In a challenging season, there are opportunities to be seized. When life is hard, there is still good going on. Here are three more reasons to hold onto hope…
3) Canadian Cancer Society/Canadian Institutes of Health Research Cancer Survivorship Team Grants
Last summer Jennifer Wilson, director of research operations for the Canadian Cancer Society, asked me to serve with some awesome review panelists to help decide which survivorship team research projects would receive funding. The $10 million competition, CCS/CIHR Cancer Survivorship Team Grants, had the goal of improving health outcomes for cancer survivors. We anticipated that at least four teams would be funded, but then just before the announcement could be made, COVID-19 struck.
Prior to COVID-19, this $10M competition would have been the largest investment in cancer survivorship research ever made in Canada at one time.
The recipients were announced this month. During the delay brought on by COVID-19, additional partner funds were secured from the Alberta Cancer Foundation and McMaster University, which enabled SIX grants!!
Jennifer Wilson and team worked hard during a global pandemic to make the largest investment in cancer survivorship research even larger! Way to go team! Here is the announcement
2) Great news! The US FDA approved SEVEN new lung cancer treatments in May 2020 (during COVID-19)!!
Tabrecta – Capmatinib (METex14)
Retevmo – Selpercatinib (RET)
Opdivo – Nivolumab + Yervoy – Ipilimumab
Tecentriq – Atezolizumab (first line)
Alunbrig – Brigatinib (ALK)
Opdivo – Nivolumab + Yervoy – Ipilimumab + chemo
Ramucirumab – Cyramza + erlotinib – Tarceva (EGFRex19 or ex21)
WOW! WOW!! WOW!!!
What tremendous achievement from multiple teams! Time to celebrate!! #ResearchMatters
1) What a feeling!
This is insignificant in comparison, but I am also thankful because I have feeling in my hands this evening.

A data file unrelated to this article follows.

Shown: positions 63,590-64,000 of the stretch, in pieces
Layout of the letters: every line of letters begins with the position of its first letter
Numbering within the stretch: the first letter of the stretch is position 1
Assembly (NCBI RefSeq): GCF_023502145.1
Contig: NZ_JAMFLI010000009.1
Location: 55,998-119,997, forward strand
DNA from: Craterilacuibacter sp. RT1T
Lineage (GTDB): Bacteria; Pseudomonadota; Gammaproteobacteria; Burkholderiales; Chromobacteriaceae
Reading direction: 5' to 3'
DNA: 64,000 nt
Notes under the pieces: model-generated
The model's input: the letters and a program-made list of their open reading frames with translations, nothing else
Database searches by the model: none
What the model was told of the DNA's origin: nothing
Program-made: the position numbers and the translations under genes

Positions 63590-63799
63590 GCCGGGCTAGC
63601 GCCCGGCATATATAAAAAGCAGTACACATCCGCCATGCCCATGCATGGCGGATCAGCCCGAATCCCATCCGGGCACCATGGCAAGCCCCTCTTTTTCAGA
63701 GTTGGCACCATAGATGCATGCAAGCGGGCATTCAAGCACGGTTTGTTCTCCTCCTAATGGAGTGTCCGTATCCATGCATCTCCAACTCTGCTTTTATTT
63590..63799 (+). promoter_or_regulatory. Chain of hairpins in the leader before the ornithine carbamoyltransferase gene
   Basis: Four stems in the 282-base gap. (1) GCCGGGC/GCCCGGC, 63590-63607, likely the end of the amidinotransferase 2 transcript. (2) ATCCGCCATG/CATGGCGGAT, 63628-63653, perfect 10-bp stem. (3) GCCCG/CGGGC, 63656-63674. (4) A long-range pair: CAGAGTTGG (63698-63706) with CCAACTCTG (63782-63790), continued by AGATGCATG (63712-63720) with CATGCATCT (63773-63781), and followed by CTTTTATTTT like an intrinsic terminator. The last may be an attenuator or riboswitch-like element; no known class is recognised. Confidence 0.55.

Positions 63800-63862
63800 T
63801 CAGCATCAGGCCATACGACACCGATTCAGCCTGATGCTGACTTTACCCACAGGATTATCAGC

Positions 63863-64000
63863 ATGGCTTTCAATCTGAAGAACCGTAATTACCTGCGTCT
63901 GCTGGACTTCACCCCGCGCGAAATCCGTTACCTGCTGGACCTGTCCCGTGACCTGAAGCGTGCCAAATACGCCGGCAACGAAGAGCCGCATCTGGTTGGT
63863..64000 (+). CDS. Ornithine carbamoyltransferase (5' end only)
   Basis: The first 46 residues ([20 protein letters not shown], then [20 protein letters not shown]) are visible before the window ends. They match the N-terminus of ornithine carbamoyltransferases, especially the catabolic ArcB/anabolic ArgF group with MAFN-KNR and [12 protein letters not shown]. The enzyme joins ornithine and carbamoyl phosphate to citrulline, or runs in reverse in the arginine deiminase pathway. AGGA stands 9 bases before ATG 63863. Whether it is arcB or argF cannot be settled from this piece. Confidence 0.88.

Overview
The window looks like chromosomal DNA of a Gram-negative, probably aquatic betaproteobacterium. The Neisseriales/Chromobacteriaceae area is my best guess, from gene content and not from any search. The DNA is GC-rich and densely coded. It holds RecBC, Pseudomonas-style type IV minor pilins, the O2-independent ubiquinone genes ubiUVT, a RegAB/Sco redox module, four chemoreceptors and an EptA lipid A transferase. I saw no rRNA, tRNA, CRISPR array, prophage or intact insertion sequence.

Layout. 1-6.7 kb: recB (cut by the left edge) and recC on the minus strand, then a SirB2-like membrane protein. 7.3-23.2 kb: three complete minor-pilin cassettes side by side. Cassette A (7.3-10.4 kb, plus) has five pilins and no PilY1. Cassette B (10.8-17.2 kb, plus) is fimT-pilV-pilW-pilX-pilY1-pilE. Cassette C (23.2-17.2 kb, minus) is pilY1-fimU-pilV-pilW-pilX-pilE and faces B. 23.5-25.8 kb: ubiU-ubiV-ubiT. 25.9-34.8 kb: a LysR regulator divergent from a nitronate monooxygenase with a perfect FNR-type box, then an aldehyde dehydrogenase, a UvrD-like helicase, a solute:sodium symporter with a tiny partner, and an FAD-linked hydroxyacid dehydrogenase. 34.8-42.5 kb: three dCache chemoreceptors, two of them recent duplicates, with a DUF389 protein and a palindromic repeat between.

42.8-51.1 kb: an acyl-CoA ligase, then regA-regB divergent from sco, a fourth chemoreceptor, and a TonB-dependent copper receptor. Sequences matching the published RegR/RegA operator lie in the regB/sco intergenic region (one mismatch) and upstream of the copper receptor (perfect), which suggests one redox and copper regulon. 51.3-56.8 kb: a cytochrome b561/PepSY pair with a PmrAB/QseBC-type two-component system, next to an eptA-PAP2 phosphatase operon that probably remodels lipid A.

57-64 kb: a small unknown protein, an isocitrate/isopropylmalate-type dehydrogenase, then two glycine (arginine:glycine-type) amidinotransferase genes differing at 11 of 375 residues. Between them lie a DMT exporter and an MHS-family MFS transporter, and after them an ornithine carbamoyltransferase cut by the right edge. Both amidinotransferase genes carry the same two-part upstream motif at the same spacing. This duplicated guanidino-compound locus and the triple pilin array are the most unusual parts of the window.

Neuropathy (nerve damage / dysfunction) is a common side effect from some cancer treatments. My hands have been generally numb or in significant pain (usually burning, stabbing or electrical) for the past six and a half years of survivorship. I try to keep perspective, since these are side effects of drugs that are keeping me alive.
Tonight I was making biscuits, and as I rubbed my hands together to remove bits of dough, I realised that I could feel the palms of my hands. They felt almost normal, and they still do, a few hours later. Happiness and gratitude! So thankful to be alive six and a half years after diagnosis!! My kids were 6, 10 & 12 at diagnosis, and now they are 13, 17 & 19. That means so much! I’m so glad I get to be here with them. So very grateful!
The costs of survivorship are real. New and improved treatment options mean that (in general) people are living longer and better post diagnosis. Survival rates vary significantly, but about two thirds of people will live at least five years after a cancer diagnosis. This means that over one million Canadians are now living with cancer, and that number is expected to rise dramatically in the next twenty years. (Canadian Cancer Society statistics)
Research matters, to improve both quantity and quality of life.
Research brings hope.
Hold onto hope.